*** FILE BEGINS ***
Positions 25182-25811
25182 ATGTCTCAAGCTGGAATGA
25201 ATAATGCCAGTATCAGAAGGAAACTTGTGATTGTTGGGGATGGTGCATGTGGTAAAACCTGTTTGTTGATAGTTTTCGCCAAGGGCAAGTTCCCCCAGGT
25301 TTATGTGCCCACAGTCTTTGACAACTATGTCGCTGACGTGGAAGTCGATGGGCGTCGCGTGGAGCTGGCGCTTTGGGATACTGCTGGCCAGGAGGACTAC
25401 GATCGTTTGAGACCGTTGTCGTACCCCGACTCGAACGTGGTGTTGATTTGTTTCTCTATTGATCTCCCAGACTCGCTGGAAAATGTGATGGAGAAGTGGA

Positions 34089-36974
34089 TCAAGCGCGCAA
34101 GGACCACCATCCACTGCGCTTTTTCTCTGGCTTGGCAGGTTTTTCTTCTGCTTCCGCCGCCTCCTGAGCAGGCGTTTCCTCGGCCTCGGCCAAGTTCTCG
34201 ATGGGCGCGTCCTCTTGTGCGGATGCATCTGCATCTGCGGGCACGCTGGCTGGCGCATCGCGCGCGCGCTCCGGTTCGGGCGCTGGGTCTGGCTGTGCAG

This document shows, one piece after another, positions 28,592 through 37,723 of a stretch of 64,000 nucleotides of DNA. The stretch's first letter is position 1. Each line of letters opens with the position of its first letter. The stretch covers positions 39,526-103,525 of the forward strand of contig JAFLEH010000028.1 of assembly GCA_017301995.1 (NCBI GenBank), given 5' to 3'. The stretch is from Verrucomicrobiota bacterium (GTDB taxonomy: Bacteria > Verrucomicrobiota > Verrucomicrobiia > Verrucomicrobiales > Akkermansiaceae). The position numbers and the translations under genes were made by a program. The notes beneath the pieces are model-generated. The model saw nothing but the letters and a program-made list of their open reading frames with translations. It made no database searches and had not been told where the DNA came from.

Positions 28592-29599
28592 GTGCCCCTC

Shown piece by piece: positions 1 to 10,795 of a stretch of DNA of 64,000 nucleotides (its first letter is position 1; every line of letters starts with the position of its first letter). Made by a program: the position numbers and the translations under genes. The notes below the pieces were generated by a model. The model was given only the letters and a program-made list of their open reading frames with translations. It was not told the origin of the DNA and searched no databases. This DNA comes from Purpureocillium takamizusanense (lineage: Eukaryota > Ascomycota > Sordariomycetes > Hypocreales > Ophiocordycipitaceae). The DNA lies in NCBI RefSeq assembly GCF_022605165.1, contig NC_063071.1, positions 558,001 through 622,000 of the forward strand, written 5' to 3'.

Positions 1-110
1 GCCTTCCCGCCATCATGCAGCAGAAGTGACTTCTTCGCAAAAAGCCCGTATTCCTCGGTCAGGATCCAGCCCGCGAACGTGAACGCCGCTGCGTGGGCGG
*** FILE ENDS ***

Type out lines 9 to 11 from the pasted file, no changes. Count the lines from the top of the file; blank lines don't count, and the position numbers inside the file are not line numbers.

34201 ATGGGCGCGTCCTCTTGTGCGGATGCATCTGCATCTGCGGGCACGCTGGCTGGCGCATCGCGCGCGCGCTCCGGTTCGGGCGCTGGGTCTGGCTGTGCAG

This document shows, one piece after another, positions 28,592 through 37,723 of a stretch of 64,000 nucleotides of DNA. The stretch's first letter is position 1. Each line of letters opens with the position of its first letter. The stretch covers positions 39,526-103,525 of the forward strand of contig JAFLEH010000028.1 of assembly GCA_017301995.1 (NCBI GenBank), given 5' to 3'. The stretch is from Verrucomicrobiota bacterium (GTDB taxonomy: Bacteria > Verrucomicrobiota > Verrucomicrobiia > Verrucomicrobiales > Akkermansiaceae). The position numbers and the translations under genes were made by a program. The notes beneath the pieces are model-generated. The model saw nothing but the letters and a program-made list of their open reading frames with translations. It made no database searches and had not been told where the DNA came from.

Positions 28592-29599